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Decoction Mash Video

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menschmaschine

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I heard different explanation - in thick mash b-amylase survives longer, so it can longer do the starch-cutting job.
That's true, but I take it to more apply to a Protein rest (or acid rest). In other words, if you're doing a Protein rest, a thick mash will help more heat-labile enzymes to "survive" into the saccharification rest. This also explains why it's good (when doing a Protein rest) to start thick and gradually thin the mash as you increase rest temps for a more attenuable wort.

But in general, a thinner mash increases the proportion of maltose (to dextrins) and gives a higher attenuation potential.
 

Piotr

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That's true, but I take it to more apply to a Protein rest (or acid rest). In other words, if you're doing a Protein rest, a thick mash will help more heat-labile enzymes to "survive" into the saccharification rest.
It is a shame that I can't find any data about the lenght of life of enzymes in varius temperatures. The only information is that drawing, I've found in a brewing book: (s**t, I don't know how to attach pictures here...)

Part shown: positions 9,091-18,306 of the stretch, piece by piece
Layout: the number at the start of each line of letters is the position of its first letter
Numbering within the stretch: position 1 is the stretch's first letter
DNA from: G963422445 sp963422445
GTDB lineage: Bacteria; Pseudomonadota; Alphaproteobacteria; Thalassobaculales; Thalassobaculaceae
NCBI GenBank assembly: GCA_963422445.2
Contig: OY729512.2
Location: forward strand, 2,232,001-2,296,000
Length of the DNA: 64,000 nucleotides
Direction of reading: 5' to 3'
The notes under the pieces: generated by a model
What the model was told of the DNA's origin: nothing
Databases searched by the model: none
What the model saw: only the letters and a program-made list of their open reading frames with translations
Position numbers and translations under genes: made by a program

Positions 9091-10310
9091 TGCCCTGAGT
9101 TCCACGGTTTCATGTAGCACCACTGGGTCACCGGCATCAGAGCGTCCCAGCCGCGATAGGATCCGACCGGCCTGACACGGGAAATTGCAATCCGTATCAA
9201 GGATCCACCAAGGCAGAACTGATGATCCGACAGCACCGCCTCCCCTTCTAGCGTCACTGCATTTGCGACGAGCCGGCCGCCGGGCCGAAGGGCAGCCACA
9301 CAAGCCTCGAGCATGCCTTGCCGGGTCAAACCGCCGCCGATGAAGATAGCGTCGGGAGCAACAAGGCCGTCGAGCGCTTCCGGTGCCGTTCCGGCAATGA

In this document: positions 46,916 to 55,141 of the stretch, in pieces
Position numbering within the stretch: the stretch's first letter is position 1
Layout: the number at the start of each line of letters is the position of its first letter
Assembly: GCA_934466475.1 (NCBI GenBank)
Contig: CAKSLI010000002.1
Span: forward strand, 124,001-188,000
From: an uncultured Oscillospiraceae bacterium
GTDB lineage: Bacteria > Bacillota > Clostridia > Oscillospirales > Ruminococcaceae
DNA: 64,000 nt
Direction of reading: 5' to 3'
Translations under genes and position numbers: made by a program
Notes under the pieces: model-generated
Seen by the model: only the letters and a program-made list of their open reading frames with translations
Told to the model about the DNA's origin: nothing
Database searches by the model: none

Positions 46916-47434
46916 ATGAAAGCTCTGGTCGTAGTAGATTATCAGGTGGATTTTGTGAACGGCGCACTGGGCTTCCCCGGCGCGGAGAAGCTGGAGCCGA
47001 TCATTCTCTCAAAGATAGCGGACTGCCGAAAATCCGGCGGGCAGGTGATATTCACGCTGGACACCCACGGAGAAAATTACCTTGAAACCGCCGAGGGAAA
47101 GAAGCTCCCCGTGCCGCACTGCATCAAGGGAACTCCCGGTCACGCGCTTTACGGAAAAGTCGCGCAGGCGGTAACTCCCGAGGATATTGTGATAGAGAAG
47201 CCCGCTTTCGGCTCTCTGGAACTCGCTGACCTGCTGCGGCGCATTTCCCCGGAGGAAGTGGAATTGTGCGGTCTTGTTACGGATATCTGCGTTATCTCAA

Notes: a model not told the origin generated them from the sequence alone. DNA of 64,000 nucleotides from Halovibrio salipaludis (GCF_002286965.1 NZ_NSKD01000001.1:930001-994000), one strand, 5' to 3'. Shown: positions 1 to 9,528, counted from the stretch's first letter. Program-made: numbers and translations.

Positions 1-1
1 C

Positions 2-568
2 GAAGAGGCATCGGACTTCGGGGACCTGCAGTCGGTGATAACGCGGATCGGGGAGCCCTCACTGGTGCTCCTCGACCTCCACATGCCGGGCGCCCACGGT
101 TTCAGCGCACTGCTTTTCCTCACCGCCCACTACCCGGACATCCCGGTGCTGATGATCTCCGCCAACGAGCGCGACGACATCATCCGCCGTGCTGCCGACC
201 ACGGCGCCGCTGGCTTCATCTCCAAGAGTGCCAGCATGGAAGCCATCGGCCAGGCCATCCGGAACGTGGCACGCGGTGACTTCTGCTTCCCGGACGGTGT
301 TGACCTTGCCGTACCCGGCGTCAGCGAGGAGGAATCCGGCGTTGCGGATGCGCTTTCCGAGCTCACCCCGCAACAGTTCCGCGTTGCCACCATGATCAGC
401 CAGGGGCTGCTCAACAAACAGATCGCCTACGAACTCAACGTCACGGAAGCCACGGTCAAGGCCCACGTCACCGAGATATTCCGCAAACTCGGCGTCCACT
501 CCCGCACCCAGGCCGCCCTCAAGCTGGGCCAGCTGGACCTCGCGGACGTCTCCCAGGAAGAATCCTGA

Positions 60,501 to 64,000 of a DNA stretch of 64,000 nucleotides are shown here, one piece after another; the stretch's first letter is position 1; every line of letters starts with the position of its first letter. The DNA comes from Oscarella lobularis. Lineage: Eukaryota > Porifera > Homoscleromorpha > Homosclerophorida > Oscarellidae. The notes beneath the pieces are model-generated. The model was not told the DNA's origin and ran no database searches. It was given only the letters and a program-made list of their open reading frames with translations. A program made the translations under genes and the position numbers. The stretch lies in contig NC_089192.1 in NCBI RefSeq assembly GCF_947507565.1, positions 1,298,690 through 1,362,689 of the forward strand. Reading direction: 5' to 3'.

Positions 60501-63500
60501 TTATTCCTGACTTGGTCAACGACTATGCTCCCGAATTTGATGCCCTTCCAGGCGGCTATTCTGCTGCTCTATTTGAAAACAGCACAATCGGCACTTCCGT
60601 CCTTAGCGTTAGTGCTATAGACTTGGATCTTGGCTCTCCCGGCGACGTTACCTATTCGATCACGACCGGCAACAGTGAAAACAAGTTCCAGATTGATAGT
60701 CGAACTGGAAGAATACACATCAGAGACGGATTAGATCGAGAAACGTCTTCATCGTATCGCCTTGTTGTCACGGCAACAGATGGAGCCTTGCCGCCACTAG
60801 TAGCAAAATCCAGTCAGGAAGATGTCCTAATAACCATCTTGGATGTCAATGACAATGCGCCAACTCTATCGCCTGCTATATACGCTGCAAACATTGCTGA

Anyway, it says in 45*-50*C b-amylase lives forever, in 57*C ~2 hours, in 63C - 1 hour, in 70*C - 3-5 min (all that in a very thin mash).

So the protein-rest temperatures are no danger for enzymes.
 

Mustangj

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Cool Video!!

New to all grain brewing.

I thought it was a bad idea to boil grains?
 

menschmaschine

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It is a shame that I can't find any data about the lenght of life of enzymes in varius temperatures. The only information is that drawing, I've found in a brewing book: (s**t, I don't know how to attach pictures here...)

Anyway, it says in 45*-50*C b-amylase lives forever, in 57*C ~2 hours, in 63C - 1 hour, in 70*C - 3-5 min (all that in a very thin mash).

So the protein-rest temperatures are no danger for enzymes.
There's another thread about this on here and John Palmer (How To Brew) describes it best:
The grist/water ratio is another factor influencing the performance of the mash. A thinner mash of >2 quarts of water per pound of grain dilutes the relative concentration of the enzymes, slowing the conversion, but ultimately leads to a more fermentable mash because the enzymes are not inhibited by a high concentration of sugars. A stiff mash of <1.25 quarts of water per pound is better for protein breakdown, and results in a faster overall starch conversion, but the resultant sugars are less fermentable and will result in a sweeter, maltier beer. A thicker mash is more gentle to the enzymes because of the lower heat capacity of grain compared to water. A thick mash is better for multirest mashes because the enzymes are not denatured as quickly by a rise in temperature.
 

TeleTwanger